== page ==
Two Former Harvard Teammates Have Taken Different Paths to 2012 Games

Rounding out Harvard’s representatives at the 2012 London Olympics are two rowers from the dominant Crimson heavyweight boat of the mid-2000s.

Malcolm Howard ’05 and Brodie Buckland ’06 will represent Canada and Australia, respectively, as they try to recapture the success of their undefeated Harvard years. Howard returns to the defending Gold-Medal winning Canadian eight while Buckland makes his Olympic debut in the pair.

“Malcolm has one of the most distinguished records of any oarsmen that we’ve had over the years,” Crimson heavyweight coach Harry Parker said. “And Brodie was a terrific guy that we were lucky to get. I’m very excited to see how they do.”

From 2003 to 2005 the Harvard heavyweights won three-consecutive IRA National Championships, going undefeated in the process. Howard was in the boat for all of them and Buckland, after coming in second to the Crimson while rowing for Washington in 2004, joined him in 2005 by transferring to Harvard.

Though they rowed on the same boat in 2005 and will be rowing within two hours of each other in the first heats of their respective competitions on Saturday, the paths the two took to get where they are could hardly be more different.


Howard, a prodigious talent, has achieved sustained success at every level of competitive rowing. His first year at Harvard his freshman boat won Eastern Sprints. After transitioning to the 1V, Howard never lost a race to an opposing collegiate crew. Three years after graduation Howard continued his success standing at the top of the podium with his Canadian teammates in Beijing. In 2010, the 1V boat that the Crimson currently race in was christened “The Malcolm Howard.” He’s generally considered one of the strongest and most powerful rowers in the world, a veritable rowing machine.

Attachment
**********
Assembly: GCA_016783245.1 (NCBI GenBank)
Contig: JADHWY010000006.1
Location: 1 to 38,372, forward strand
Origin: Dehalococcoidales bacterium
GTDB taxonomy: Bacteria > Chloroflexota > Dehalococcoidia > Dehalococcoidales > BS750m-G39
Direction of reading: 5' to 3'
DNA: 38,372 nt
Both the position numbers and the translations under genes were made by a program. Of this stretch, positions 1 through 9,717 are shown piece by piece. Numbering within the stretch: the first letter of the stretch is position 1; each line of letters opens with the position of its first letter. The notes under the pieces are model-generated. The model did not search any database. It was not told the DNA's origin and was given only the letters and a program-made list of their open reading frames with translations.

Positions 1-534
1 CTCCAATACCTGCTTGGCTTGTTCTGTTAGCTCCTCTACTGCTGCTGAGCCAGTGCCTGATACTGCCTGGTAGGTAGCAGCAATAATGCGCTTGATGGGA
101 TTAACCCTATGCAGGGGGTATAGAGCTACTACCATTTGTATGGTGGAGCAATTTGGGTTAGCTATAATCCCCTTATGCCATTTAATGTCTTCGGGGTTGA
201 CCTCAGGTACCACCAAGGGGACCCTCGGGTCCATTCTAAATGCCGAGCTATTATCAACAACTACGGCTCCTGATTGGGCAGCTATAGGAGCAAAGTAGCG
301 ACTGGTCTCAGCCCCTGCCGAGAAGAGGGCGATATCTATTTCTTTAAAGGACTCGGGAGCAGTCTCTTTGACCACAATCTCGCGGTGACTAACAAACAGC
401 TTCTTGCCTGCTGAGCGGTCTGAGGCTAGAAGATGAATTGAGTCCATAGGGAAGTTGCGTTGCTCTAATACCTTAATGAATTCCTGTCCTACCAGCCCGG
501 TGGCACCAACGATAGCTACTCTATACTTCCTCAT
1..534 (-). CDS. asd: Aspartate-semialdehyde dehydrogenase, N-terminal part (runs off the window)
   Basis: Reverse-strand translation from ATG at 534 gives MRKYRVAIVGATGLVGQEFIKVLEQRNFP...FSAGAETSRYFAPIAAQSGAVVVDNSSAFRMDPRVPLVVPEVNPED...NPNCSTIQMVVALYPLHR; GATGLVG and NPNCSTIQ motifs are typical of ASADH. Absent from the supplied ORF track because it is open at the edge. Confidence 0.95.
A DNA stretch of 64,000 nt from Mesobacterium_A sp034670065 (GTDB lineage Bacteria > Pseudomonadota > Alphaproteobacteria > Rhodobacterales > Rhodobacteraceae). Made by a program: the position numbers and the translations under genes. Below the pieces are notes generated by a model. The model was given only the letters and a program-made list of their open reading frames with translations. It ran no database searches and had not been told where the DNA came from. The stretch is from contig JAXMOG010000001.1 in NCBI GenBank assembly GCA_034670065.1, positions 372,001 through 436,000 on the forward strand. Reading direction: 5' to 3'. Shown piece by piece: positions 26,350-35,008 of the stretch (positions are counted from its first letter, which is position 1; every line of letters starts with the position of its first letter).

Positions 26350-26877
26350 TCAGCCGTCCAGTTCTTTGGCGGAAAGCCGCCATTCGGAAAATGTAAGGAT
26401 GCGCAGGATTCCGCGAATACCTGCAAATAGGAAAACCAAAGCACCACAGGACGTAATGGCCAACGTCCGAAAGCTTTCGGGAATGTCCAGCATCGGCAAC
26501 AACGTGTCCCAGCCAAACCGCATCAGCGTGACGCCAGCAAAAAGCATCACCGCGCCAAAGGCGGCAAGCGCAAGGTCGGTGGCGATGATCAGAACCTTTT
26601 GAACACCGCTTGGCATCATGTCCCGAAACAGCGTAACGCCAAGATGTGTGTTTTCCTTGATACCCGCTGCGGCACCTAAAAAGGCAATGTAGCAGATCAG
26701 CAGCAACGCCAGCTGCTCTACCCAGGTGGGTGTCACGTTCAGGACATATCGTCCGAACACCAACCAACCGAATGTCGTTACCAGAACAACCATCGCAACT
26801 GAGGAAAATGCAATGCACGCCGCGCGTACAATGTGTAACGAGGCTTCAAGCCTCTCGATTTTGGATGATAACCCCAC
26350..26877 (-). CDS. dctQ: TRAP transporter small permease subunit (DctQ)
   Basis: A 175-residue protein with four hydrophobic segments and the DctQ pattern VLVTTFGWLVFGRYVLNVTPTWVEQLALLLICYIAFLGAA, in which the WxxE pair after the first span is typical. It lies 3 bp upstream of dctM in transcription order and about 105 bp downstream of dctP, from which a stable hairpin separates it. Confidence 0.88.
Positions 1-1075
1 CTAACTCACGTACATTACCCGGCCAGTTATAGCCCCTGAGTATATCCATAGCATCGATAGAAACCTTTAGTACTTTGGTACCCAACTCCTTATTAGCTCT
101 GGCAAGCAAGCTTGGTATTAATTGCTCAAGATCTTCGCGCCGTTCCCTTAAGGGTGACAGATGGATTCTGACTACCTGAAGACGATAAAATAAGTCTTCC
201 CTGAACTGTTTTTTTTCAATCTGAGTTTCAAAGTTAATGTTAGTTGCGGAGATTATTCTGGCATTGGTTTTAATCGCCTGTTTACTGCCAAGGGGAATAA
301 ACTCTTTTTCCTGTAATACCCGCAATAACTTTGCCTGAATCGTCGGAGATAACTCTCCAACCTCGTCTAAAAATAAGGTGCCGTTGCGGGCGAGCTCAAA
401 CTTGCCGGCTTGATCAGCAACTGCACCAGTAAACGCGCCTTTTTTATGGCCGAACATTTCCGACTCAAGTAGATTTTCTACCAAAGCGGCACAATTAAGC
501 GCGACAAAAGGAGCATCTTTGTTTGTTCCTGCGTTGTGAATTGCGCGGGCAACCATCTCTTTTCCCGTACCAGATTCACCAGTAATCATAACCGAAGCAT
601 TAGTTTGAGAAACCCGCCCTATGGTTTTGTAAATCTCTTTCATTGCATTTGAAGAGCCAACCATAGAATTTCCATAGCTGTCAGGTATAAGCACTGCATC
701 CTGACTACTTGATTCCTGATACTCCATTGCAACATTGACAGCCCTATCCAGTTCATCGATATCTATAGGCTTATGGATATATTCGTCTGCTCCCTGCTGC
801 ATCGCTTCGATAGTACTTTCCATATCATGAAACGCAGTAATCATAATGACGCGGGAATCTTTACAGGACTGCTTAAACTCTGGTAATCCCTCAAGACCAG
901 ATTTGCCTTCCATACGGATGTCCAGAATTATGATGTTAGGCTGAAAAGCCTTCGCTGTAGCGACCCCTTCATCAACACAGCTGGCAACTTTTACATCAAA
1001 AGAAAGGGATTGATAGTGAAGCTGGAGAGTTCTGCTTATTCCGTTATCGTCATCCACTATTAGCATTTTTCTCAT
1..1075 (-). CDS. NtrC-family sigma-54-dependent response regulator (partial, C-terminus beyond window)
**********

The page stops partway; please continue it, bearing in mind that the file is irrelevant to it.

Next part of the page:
Buckland, born in Colorado and raised in Olympia, Wa., spent his first two years rowing for the Huskies. Washington finished second to the Crimson at Nationals in back-to-back years after which Buckland transferred to Harvard. After winning a championship his junior year and coming in fourth as a senior, Buckland began graduate studies at Oxford University, competing in the only inter-collegiate athletic competition older than the Harvard-Yale Regatta, “The Boat Race” between Oxford and Cambridge.

In 2007 Buckland was on the move again, coming fourth in the eight with the United States at the World Championships, before losing his seat on the boat in advance of the 2008 games. Now pursuing a law degree from the Australian National University, Buckland has switched his allegiance to team up with Beijing silver medalist James Marburg in the pair. After getting his Australian citizenship in February, Buckland was all set to get another shot a championship.

“Brodie has written (to us) a lot,” Harvard freshman coach Linda Muri said. “He’s given us a lot of credit for the coaching they got here and the time they spent at Harvard. He seems to have really appreciated the opportunities here to row with some of the best in the world while also receiving an incredible education. There’s been nothing but gratitude from him and I’m very pleased with his success.”


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